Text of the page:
The triumph of electric mobility can no longer be stopped. This is not only good for the environment, but also makes driving fun,” said Nils Reich, director of property insurance at AXA in Germany. “However, we insurers and our customers also have to manage the new risks: electronic cars … can often lead to more costly individual claims.”

This certainly does not prevent America from launching a massive campaign to electrify the fleet of vehicles, despite the downsides of electronic cars such as their demand for minerals that are often in an unsustainable or exploitative mannerabuse of public space, Contribute to more leadershiptheir weight This leads to more road accident deathsAnd how, at least temporarily, Will allow more electric cars Automakers sell more gases which also consume a lot of fuel.

AXA crash tests It proved controversial Because in one version, a Tesla was primed to catch fire – an eerie flashback to the famously disastrous fake ‘Dateline NBC’ 1992 crash test. Like NBC’s attempt to document a gas leak in a General Motors pickup, AXA was trying to show that electric cars have an Achilles heel, too: the undersides aren’t properly armored against collisions.

But in this breakdown, the Tesla battery was not damaged. AXA lit them only to show that electronic battery fires are hard to put out.

“If the battery is damaged, it can quickly lead to massive fires,” Reich said. “If there is a danger that the battery may catch fire, the car [will burn] for days. “

On September 1, the company was forced to issue a statement disassociating itself from the stunt — but the statement compounded the dangers of electric cars.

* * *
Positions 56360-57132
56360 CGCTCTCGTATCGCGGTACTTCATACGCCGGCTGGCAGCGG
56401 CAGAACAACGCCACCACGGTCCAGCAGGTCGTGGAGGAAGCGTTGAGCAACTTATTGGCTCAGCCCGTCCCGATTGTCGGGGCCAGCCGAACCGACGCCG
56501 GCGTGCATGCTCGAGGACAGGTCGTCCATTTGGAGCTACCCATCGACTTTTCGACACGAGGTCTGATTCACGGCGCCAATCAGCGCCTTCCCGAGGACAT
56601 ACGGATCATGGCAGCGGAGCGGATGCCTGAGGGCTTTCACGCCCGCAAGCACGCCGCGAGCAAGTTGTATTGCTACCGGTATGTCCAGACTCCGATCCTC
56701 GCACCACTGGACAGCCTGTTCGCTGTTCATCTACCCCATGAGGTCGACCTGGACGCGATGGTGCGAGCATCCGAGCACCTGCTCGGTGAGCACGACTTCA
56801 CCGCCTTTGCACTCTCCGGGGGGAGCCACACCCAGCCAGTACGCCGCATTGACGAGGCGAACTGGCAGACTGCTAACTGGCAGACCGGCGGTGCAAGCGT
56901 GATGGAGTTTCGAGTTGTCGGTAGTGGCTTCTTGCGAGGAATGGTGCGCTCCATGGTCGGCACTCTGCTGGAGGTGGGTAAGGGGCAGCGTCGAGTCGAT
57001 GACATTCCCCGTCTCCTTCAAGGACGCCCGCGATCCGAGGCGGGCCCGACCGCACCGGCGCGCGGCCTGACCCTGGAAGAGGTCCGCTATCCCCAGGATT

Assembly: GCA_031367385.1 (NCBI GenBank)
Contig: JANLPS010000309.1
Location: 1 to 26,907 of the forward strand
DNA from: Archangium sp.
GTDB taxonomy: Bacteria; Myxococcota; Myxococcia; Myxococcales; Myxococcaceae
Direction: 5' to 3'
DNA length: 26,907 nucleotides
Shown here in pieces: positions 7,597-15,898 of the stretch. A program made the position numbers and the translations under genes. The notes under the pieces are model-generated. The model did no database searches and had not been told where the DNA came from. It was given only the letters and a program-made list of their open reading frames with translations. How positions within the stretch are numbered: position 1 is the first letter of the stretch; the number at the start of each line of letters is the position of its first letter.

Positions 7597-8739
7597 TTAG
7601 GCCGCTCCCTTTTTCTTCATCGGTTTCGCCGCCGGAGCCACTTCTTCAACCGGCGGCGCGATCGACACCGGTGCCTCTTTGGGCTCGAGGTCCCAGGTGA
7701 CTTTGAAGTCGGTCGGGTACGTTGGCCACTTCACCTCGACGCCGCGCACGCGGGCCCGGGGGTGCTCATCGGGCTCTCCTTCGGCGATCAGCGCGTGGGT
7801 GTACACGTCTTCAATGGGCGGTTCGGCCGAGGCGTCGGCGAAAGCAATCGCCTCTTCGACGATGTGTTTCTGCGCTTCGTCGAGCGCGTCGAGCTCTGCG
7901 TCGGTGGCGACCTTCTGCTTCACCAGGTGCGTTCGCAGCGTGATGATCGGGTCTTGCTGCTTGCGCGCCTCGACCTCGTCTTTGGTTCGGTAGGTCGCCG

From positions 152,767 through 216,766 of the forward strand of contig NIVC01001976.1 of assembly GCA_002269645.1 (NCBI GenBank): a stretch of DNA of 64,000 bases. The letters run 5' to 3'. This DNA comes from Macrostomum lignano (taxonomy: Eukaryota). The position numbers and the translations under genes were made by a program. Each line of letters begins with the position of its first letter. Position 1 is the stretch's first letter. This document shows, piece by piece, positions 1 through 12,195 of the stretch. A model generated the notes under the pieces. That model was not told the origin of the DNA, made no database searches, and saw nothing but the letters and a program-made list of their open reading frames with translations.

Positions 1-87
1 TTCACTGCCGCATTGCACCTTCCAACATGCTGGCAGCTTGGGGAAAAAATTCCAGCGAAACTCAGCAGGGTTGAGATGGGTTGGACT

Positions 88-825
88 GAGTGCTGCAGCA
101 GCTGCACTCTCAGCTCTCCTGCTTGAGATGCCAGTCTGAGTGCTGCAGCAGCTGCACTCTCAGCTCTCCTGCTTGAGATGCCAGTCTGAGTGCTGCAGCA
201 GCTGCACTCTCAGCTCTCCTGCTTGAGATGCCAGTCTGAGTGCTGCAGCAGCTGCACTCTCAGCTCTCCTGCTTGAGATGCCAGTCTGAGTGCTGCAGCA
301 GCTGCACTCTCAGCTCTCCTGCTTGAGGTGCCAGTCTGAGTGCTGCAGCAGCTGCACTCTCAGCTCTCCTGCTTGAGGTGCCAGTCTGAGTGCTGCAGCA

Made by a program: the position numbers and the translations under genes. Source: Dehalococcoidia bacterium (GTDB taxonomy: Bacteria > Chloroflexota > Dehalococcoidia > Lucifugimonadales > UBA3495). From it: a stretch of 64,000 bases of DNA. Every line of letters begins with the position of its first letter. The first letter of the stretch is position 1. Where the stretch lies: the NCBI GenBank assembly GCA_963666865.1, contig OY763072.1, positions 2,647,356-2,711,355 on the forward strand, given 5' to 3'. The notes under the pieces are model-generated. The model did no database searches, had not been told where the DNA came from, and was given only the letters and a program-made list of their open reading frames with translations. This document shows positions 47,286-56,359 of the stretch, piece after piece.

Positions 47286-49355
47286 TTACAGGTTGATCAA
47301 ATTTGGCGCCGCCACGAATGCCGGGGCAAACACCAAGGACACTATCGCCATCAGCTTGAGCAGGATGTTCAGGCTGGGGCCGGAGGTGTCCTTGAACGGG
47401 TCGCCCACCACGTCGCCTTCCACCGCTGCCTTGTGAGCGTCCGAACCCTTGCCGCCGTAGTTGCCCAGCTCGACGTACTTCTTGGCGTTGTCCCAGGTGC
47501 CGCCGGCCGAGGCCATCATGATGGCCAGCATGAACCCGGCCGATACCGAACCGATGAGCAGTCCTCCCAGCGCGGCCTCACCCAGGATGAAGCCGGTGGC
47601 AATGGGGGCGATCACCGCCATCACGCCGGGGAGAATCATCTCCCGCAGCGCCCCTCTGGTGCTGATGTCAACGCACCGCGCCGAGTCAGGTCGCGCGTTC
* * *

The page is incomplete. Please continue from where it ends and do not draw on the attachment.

“Statistics from AXA Switzerland show that drivers of electric vehicles cause 50 per cent more crashes with more damage to their vehicles than drivers of conventional combustion engines,” Statement He said. Statistics also show that drivers of more powerful electric vehicles more often damage their cars or third-party vehicles. We wanted to draw attention to these statistical findings with this year’s crash tests and at the same time raise awareness of the risks that can arise in battery car crashes.”

The company said the Golf’s crash test results show that “the accident risks cannot be compared to the standardized crash tests” currently being conducted as part of the European version of the New Car Assessment Programme, which should be tightened to include e-heavier cars, the company confirmed.

The company concluded that “drivers of electric vehicles should be aware of unintended rapid acceleration (the so-called overtaking effect)”. You must learn to deal with this instant force. If possible, drivers should manually reduce the level of acceleration behind the wheel … in order to achieve greater resistance when tapping the power pedal. “

Also troubling is the sense of security that drivers feel, especially in electronic cars, as the cars gain weight.

“Drivers of heavy vehicles tend to have a higher level of intrinsic safety,” the company said. “It is precisely for this reason that they should be aware of their responsibility to other road users: lighter vehicles are disadvantaged in the event of an accident.”